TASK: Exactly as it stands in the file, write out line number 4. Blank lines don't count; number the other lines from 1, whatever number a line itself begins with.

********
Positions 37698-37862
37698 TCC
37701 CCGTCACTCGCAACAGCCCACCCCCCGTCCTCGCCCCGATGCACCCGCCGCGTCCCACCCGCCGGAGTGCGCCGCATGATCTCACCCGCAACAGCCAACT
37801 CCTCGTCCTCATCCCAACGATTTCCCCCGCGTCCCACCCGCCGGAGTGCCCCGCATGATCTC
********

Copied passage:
37801 CCTCGTCCTCATCCCAACGATTTCCCCCGCGTCCCACCCGCCGGAGTGCCCCGCATGATCTC